I have not been satisfied with the explanations that people have put out for “why” people sleep during Feldenkrais sessions. So I did a quick search of my digital collection of all things Feldenkrais (and many things not) to see what the old guy had said on the topic. I found the following quote by Moshe from the San Franciso training in 1975. Perhaps it can shed some light on the issue.

“A student has told Moshe he feels very inefficient because he’s always sleeping in class.”

Moshe answers to the class.

“He (the person who asked the question) is very incorrect. Falling asleep like that just shows he has a healthy brain…When you work and try to bring perfection to it, you are bound to make useless effort and that is tiring. Doing the differentiation we did shakes up all the useless patterns, frees the cortex from all fixations and compulsive attitudes. The cortex becomes free of points of excitation, over-excitation, inhibition — everything is level. One of the first things that happens is that you feel like falling asleep. I think it’s a compliment to my teachings. See, everything is the opposite of what you expect. Of course, if everyone fell asleep, it would not be a compliment…You will never sleep for more than ten to 20 seconds. Yet, you have the impression that you were sleeping a week. If you do that, your body will feel clear, calm and quiet.” The San Francisco training, June 19, 1975 (beginning of tape 13A)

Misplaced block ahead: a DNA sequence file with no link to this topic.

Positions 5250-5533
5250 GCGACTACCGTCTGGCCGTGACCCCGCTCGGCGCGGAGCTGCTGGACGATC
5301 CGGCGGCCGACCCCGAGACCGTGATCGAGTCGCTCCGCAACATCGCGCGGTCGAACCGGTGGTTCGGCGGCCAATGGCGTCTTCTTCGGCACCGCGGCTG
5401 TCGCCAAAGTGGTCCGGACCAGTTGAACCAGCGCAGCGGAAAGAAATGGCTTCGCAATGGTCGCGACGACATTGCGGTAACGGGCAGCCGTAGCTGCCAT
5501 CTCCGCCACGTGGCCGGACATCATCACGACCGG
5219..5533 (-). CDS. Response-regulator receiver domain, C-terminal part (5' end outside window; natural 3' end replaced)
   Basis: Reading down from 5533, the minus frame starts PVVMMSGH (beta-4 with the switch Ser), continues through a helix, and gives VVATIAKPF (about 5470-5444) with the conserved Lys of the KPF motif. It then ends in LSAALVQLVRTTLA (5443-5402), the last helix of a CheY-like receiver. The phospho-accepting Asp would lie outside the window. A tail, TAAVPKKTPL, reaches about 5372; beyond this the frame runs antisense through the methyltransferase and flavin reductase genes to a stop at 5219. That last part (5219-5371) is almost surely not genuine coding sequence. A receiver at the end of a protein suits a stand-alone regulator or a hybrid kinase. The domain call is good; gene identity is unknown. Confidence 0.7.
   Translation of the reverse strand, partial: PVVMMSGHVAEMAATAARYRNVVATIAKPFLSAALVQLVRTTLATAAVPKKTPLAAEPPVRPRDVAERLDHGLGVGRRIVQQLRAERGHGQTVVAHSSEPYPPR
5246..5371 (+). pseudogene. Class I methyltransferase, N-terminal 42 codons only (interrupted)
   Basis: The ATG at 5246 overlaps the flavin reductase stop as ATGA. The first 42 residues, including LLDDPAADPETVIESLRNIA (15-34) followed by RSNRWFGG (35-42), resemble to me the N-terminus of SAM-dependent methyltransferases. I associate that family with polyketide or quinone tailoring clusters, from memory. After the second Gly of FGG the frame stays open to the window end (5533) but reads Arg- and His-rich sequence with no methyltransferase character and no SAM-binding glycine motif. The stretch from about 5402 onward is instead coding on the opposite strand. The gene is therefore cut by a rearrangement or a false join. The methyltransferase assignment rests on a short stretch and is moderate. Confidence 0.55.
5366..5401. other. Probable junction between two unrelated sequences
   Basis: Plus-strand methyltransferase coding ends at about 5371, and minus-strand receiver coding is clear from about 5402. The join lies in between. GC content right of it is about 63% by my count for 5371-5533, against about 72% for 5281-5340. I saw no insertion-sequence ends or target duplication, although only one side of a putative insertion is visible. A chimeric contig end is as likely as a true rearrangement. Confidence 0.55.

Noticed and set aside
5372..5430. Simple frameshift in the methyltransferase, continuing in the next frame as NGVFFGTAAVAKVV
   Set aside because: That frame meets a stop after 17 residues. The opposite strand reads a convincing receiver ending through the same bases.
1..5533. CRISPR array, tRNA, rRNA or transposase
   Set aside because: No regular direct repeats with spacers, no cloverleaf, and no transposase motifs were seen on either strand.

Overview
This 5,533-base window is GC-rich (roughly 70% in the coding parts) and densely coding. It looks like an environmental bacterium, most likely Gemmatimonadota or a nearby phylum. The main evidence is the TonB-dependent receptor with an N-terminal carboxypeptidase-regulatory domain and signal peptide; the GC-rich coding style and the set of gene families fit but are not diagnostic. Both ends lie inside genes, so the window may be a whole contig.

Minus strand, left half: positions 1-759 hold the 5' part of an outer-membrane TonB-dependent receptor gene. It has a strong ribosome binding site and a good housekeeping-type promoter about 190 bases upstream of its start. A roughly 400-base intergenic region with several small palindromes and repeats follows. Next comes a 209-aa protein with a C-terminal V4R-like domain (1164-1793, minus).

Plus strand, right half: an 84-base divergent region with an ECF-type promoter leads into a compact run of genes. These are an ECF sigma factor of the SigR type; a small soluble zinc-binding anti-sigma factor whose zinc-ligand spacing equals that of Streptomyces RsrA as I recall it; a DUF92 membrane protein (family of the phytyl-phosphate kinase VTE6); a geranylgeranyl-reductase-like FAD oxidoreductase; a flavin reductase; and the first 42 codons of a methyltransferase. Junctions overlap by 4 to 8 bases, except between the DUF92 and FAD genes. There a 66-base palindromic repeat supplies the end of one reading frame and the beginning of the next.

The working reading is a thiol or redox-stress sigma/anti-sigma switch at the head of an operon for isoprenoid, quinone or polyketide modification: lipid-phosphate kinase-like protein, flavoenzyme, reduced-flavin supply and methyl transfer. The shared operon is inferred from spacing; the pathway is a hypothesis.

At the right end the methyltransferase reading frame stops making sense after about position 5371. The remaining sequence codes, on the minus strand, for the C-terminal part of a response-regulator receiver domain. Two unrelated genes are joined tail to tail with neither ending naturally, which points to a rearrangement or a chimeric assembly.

Kind of cool. So Moshe’s idea is that during a Feldenkrais session sleep comes about, however briefly, from the relaxation of chronic excitation. In my own case, I can say that my posture and movement at the computer can be quite rigid at times. I am constantly changing the height of monitor and how and where I sit to overcome this. But without regular Feldenkrais, I get tight, sometimes even have pain. I do lie down to do Feldenkrais sessions on a regular basis. However doing sessions directly in my work space and work chair quickly and efficiently “shook up” my sitting patterns and, I believe, instantly released some holding patterns and made me feel sleepy. That will be my working theory for now.